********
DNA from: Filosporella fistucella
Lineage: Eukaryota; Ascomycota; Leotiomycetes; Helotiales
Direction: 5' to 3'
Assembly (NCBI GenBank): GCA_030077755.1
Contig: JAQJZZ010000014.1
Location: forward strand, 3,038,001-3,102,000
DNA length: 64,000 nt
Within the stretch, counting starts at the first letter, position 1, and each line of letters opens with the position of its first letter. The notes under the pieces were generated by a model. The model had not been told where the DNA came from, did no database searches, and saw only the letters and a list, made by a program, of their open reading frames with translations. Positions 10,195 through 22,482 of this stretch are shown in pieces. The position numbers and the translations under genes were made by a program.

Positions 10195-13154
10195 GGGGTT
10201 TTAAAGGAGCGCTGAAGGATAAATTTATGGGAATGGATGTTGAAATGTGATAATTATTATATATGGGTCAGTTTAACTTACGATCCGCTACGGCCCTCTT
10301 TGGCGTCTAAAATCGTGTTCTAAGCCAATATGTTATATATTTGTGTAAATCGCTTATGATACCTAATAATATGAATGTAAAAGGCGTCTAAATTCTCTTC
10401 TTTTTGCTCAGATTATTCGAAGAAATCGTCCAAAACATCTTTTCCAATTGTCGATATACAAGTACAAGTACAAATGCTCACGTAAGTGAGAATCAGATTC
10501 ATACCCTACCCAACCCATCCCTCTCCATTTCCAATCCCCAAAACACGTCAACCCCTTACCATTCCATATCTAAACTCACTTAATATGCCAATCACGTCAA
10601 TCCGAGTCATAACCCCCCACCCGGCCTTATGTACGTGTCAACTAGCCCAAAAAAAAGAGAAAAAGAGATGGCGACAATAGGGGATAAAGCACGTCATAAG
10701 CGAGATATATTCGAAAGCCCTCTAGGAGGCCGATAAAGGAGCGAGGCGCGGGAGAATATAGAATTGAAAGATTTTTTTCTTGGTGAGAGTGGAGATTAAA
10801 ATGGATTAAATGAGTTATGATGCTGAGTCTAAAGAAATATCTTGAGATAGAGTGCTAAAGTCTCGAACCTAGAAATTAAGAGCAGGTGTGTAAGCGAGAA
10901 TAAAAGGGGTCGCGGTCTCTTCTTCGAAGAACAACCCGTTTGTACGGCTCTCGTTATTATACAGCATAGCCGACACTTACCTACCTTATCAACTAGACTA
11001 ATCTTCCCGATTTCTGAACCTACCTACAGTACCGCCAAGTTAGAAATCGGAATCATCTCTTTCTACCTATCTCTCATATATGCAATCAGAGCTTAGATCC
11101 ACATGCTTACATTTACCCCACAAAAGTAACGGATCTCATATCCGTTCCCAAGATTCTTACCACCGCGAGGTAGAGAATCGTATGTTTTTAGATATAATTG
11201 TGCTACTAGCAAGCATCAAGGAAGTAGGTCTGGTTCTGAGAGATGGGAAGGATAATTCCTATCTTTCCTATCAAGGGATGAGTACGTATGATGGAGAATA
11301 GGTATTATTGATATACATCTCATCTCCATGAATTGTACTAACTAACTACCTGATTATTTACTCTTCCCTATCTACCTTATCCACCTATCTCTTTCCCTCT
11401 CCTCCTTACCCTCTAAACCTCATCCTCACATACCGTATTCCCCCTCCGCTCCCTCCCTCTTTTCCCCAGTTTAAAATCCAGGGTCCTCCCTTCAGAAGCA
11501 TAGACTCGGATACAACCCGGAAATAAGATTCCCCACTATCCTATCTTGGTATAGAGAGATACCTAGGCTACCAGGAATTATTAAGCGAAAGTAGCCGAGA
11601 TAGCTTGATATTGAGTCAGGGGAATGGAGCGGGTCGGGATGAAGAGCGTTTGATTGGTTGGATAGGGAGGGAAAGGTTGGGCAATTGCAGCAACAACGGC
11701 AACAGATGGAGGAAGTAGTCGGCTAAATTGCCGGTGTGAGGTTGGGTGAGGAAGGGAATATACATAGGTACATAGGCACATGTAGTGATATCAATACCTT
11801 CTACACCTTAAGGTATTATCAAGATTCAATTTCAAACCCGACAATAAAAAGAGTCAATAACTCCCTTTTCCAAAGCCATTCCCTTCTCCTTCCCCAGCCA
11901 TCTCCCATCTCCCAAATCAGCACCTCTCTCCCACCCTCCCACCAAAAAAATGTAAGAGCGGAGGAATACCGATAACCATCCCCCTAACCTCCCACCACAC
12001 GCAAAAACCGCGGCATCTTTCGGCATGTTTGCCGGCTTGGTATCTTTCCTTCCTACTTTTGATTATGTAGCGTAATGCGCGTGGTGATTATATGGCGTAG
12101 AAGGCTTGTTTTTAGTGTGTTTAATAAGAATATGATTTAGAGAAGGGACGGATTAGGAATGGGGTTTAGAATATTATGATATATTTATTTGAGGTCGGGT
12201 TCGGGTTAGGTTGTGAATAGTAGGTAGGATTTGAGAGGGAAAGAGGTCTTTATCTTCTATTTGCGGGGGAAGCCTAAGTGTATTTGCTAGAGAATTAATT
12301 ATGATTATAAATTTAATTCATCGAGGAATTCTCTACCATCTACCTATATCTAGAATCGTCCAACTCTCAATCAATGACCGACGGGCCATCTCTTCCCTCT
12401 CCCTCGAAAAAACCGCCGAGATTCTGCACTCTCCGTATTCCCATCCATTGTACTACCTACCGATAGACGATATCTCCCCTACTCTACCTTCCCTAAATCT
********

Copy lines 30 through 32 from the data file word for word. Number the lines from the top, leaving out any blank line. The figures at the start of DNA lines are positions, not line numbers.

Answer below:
12101 AAGGCTTGTTTTTAGTGTGTTTAATAAGAATATGATTTAGAGAAGGGACGGATTAGGAATGGGGTTTAGAATATTATGATATATTTATTTGAGGTCGGGT
12201 TCGGGTTAGGTTGTGAATAGTAGGTAGGATTTGAGAGGGAAAGAGGTCTTTATCTTCTATTTGCGGGGGAAGCCTAAGTGTATTTGCTAGAGAATTAATT
12301 ATGATTATAAATTTAATTCATCGAGGAATTCTCTACCATCTACCTATATCTAGAATCGTCCAACTCTCAATCAATGACCGACGGGCCATCTCTTCCCTCT